A sweat-streaked firefighter came up to question him, and he answered in the small flat voice of someone deeply hypnotized by shock. No, he'd blown out all the candles before leaving, he was sure of it; no, he did not have the landlord's phone number; it was in his melted computer.
The immensity of his transformation—from a happy creature, secure in his carefully tended maze, to a homeless castaway bereft of his valuables and comforts—was apparently beyond his comprehension.
After the firefighter had finished questioning him, Ross glanced into his blackened, water-soaked room. "I have nowhere to go," he said dumbly, and Kylie said solicitously, "How about Dewey?"
"Dewey lives in a trailer on the warehouse parking lot," he answered, and it was apparent to both Robin and Kylie that the fire had not just destroyed his comfortable cubbyhole; it had also extinguished the spark of his life force.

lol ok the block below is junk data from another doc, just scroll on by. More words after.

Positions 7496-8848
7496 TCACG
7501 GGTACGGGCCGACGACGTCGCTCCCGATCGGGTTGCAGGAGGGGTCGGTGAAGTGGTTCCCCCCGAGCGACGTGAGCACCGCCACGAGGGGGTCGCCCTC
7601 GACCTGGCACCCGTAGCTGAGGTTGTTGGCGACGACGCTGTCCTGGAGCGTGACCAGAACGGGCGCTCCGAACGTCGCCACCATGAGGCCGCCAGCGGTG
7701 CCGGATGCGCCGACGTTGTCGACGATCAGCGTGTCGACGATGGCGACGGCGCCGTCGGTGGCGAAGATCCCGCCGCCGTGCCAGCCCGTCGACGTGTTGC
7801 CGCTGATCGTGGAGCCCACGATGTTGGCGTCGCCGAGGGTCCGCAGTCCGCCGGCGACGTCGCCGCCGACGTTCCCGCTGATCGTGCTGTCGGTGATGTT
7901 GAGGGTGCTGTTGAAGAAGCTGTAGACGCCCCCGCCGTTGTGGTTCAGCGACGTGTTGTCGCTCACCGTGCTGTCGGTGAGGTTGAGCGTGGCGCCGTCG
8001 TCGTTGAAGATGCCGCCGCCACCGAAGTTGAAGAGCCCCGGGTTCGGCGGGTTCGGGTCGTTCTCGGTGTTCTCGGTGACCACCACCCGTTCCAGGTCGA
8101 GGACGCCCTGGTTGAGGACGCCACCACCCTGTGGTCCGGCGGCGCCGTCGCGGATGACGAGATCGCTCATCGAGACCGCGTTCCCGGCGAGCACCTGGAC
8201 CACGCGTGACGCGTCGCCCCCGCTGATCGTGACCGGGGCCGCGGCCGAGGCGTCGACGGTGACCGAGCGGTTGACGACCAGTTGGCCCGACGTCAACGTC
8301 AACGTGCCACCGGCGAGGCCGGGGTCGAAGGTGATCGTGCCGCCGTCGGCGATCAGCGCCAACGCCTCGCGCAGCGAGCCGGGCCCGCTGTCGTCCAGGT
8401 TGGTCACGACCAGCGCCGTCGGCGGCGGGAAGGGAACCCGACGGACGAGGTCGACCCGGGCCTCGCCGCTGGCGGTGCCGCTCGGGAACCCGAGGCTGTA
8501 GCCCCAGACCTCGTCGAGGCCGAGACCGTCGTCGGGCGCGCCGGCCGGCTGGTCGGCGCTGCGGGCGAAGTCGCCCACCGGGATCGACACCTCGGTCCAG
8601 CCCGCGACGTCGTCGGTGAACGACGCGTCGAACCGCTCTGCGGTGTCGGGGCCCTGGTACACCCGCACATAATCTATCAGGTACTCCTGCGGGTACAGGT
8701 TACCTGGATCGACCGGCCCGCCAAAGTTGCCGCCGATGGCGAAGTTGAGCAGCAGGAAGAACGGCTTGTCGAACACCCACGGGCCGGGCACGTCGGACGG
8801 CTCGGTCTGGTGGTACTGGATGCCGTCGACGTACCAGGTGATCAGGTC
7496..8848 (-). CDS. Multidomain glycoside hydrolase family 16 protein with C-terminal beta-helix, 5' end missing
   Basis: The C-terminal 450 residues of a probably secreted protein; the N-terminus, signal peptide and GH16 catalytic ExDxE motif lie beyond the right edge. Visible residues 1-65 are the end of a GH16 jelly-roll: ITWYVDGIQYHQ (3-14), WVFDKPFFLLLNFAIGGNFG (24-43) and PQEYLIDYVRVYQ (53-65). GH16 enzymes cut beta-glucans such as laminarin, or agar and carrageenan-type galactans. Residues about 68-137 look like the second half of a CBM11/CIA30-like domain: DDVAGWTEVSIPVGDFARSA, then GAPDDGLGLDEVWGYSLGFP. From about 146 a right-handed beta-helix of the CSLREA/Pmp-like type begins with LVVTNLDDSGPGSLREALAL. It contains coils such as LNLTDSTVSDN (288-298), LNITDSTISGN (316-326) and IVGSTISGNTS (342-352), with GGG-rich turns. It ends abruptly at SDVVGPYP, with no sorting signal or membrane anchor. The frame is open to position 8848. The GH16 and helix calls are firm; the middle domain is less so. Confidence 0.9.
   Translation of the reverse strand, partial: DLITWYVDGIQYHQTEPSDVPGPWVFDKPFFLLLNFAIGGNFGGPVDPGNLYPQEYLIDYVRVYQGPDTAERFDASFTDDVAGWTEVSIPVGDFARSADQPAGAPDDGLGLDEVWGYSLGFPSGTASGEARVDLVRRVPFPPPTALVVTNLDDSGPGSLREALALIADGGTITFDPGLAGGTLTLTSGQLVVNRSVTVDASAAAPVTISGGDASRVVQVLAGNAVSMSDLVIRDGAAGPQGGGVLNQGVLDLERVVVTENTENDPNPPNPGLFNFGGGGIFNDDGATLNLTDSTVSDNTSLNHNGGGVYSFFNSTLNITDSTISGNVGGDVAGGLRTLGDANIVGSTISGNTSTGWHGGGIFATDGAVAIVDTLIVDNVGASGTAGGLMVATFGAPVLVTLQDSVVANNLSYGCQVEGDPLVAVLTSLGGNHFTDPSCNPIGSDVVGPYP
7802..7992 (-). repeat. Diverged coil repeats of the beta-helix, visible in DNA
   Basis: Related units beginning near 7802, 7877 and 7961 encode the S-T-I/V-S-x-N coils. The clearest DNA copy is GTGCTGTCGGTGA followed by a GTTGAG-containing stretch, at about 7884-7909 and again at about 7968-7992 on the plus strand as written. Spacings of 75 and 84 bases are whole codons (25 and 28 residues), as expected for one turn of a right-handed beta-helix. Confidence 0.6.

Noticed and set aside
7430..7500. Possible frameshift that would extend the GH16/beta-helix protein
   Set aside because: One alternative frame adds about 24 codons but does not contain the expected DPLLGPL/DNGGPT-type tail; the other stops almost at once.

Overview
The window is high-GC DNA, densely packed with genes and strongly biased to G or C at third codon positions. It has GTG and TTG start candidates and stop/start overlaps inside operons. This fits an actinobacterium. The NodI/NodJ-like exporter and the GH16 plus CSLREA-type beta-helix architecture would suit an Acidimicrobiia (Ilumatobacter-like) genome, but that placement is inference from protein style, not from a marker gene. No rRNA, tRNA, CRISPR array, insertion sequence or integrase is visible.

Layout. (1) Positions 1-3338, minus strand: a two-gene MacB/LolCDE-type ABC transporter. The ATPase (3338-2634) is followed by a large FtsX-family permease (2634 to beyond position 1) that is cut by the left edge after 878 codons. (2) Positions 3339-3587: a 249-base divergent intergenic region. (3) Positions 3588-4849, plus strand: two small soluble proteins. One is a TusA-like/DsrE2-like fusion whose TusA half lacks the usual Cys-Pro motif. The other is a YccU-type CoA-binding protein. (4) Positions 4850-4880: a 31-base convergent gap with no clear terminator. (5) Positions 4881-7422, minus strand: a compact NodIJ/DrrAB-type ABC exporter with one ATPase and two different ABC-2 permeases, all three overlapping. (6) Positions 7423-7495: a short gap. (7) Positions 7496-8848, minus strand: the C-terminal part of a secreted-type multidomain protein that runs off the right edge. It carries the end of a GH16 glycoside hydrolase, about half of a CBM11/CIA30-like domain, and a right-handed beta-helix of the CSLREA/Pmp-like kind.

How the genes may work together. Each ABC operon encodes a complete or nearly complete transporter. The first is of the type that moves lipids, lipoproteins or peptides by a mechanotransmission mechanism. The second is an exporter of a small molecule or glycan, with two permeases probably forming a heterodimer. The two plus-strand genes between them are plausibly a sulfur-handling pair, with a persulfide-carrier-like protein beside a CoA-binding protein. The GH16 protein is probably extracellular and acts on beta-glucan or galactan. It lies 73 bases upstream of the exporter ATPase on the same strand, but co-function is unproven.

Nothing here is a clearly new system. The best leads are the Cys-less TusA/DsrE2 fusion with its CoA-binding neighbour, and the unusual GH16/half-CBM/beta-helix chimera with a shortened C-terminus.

The fire engine pulled away, the crowd of onlookers dissipated except for one poor windblown fellow who'd been collared by Vonda, and Ross sat down miserably on the front porch step. "Kylie, would do me a favor?"
"Drive me to the Golden Gate Bridge so I can jump off."
Glancing uncertainly at Robin, she said sternly, "Don't be absurd. You still have your collection, and you're going to Las Vegas next month as an exhibitor—remember?"
"All the photos were in my computer," he said in an uncharacteristically lifeless tone. "I can't even send the application."
"You still have your camera, silly," Kylie said, and he gazed at her sympathetic face for the first time. "Those catalogs and magazines were my retirement. Now I'm penniless, and homeless."
"You still have the disability checks," she replied, and he waved his hands in a gesture of futility. "For a few months, but what can I rent around here? There's nothing this cheap."
Kylie had no answer to this, for it was true, and she flashed Robin a helpless look. His face creased with deep thought, and then he drew her aside.
"This is a crazy idea, but it might work," he whispered. "Alexia owes me a favor for negotiating this deal. Now—"
"And we know how she pays off her favors," Kylie interjected acidly, and Robin heaved a frustrated sigh. "Do you want to keep chastising me, or do you want to help your friend?"